Why did they always spend an eternity at the back of the sorting office?  Donal  noticed that his hands had started to sweat as he popped his head out of the glass door to check for traffic wardens. He'd seen them in action, working their way up the street: two grim reapers looking for their next victim. Every year, when Donal came to pick up the scripts, he believed that this would be the one where they'd slap a fine on his windscreen.


When he turned back to the window, there the guy was, with his extra workload for the next few weeks. Three large grey plastic packages. Each containing at least 100 folio papers to mark for the exam board. Some were creative; some discursive. It made no difference to Donal. Quality was getting thin on the ground these days.

As he took the packages and turned to leave, he pictured himself  following the same old ritual. Opening the packages to find out when to send them back by. Then  the calculation-how many would he need to mark each night to get them done in time? Then the main calculation. The one he really cared about. He'd maybe clear about two hundred and fifty quid for the lot. Not much to write home about, but it'd give him a bit on the side, for the holidays.

Quickly sliding back into the car, Donal piled the papers onto the front passenger seat on top of a couple of empty crisp packets.  As he slipped the car into first, he saw two black caps looming in his rear-view mirror. He grinned and joined the passing traffic with a quick boost on the accelerator.


When he got home, Donal usually took a bit of time to recover from his day. It was always mental torture trying to keep teenagers focused on their work. All they wanted to do was check who was on facebook, or cyberbully someone in another class.

He poured himself a drink from the cabinet and sat down, amongst the debris of his life. He always chose the old rocking chair. From here he could stare at the window ledge. And the only photo he still owned of Susie. Aged ten, taken by the seaside. Her blonde hair  cartwheeling in the breeze, like she'd just put her hand on a Van de Graaf generator. One of the last days they'd spent together. Her smile melted him, again, just as it did here every day. Even her mother, waving madly in the background, couldn't spoil this moment.

A microwave meal later, Donal dug his fingers through the plastic and pulled. Stretching and ripping the packages was maybe the best part of this whole loathsome job. Out, as usual, tumbled a dozen or more brown packages and Donal's mind got to work. Two packets, or around twenty essays, per night should do it. Three whole weeks of working day and night. Best to get the damn thing started right away.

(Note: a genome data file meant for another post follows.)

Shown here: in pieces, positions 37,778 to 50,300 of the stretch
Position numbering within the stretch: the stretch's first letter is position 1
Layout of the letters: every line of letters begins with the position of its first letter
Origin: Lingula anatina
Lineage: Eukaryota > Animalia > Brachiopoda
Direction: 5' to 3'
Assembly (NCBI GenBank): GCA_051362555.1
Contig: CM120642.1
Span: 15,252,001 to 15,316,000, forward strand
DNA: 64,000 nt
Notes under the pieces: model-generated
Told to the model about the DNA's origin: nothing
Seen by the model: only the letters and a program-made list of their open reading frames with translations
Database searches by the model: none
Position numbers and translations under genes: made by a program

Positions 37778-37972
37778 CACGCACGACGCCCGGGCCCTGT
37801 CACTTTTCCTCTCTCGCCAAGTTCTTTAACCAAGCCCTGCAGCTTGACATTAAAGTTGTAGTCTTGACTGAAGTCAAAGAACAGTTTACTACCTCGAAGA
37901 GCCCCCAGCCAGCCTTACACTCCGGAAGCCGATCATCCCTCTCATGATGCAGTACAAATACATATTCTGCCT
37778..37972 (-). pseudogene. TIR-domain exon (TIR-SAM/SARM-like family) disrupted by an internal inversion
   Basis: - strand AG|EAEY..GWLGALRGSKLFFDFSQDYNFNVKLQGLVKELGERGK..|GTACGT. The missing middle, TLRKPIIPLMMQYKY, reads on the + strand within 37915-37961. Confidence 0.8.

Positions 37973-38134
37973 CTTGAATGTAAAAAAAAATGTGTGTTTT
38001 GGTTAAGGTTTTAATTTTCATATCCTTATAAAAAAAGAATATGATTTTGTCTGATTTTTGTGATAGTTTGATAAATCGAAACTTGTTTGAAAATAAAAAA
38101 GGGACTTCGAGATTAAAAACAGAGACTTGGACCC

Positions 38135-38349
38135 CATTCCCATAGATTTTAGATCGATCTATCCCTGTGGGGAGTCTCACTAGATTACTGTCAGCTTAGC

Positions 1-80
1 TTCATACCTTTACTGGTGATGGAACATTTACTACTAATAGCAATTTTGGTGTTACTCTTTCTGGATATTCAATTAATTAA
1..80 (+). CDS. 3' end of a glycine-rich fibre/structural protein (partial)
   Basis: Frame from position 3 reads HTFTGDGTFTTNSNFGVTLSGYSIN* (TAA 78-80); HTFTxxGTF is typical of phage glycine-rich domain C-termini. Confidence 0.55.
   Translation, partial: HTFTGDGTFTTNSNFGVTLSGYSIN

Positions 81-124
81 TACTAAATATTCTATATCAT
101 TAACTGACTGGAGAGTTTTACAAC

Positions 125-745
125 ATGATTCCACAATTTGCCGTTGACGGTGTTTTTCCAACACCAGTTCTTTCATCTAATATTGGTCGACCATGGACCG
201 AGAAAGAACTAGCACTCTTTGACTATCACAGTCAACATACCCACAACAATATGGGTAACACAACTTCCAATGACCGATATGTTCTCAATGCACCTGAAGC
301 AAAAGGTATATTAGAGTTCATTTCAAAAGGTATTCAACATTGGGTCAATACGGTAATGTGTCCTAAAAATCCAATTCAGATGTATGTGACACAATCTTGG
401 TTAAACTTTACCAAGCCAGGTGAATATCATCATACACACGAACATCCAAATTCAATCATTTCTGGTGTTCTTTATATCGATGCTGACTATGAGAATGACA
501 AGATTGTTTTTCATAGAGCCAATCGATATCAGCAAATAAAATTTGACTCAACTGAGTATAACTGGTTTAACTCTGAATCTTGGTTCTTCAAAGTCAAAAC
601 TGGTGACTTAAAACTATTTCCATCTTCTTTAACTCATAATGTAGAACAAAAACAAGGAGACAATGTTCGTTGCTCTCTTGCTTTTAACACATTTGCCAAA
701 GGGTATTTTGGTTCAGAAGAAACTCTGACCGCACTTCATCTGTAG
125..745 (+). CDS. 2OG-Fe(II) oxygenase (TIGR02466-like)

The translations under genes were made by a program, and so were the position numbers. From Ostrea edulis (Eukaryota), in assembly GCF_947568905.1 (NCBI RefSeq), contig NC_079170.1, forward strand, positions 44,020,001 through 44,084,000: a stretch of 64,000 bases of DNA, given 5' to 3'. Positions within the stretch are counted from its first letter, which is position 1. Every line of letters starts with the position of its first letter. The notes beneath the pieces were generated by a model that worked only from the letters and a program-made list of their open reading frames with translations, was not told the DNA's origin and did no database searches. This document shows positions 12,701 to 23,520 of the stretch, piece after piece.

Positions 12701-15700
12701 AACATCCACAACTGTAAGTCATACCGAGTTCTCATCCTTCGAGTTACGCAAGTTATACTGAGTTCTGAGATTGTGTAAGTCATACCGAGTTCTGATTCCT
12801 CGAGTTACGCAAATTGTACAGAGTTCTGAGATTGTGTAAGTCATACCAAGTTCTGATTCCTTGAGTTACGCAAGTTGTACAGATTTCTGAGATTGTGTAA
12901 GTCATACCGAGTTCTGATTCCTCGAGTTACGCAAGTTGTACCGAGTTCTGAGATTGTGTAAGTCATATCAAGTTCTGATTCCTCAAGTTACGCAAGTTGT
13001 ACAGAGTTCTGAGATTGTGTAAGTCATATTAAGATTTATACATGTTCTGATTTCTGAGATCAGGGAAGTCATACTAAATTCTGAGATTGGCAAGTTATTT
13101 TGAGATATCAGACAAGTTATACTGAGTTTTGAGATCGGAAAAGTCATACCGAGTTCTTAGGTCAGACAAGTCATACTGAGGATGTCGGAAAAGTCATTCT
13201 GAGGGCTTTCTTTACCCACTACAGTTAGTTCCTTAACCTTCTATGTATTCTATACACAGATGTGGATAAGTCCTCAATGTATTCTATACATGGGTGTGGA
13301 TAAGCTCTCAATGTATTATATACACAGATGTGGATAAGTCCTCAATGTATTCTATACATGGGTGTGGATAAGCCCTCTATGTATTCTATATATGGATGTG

And so Donal began to pile through another distinctly average set of essays.

Until, three nights later, he blindly opened the package that relit his life.

The school's name didn't ring any bells. Cullness Grammar, Inverness. Another in the long, mediocre line. But when he got to the fourth script in the package, the handwriting seemed to reach out of the page to grab him.

Name: Susannah Park.
Title: Arguments for and against capital punishment.

Donal knew straight away it was Susie's.

Six years had passed since his wife had taken her away in the night. He could still picture the note on the mantelpiece: "It's over. Never come looking. We never want to see you." The night before he'd taken Susie out to Cineworld in Glasgow. She'd laughed hysterically when he'd spilled some Ben and Jerry's on his jacket. Their last laugh together. It had lasted the longest in his mind. His princess had disappeared without a trace and Donal had sunk purposefully away from hope.

He read the essay word by word. He read it a second and a third time. It did not even approach average...

He knew what he had to do. Pulling out his lap-top, he clicked a word document open and chose an identical typescript. 

Name: Susannah Park.
Title: Is capital punishment a legitimate form of retribution for a democratic society to choose in the twenty-first century?

An hour later, the document buzzed out of Donal's HP deskjet. He stapled the sheets together tenderly and replaced the essay in the brown envelope, awarding 23 marks out of 25 next to Susie's name in the box at the front. It seemed to Donal, like the least that he could do to make up for what had been lost...

When Susannah Park moved into her student accomodation at Glasgow University six months later, her arrival came on the back of an unexpected A pass in her English exam.

She was, she told her friends, going back to live in her home town... 






(*Dedicated to Mr London Street, whose post "Running" inspired me to finish this story.)
http://mrlondonstreet.blogspot.co.uk/2012/04/running.html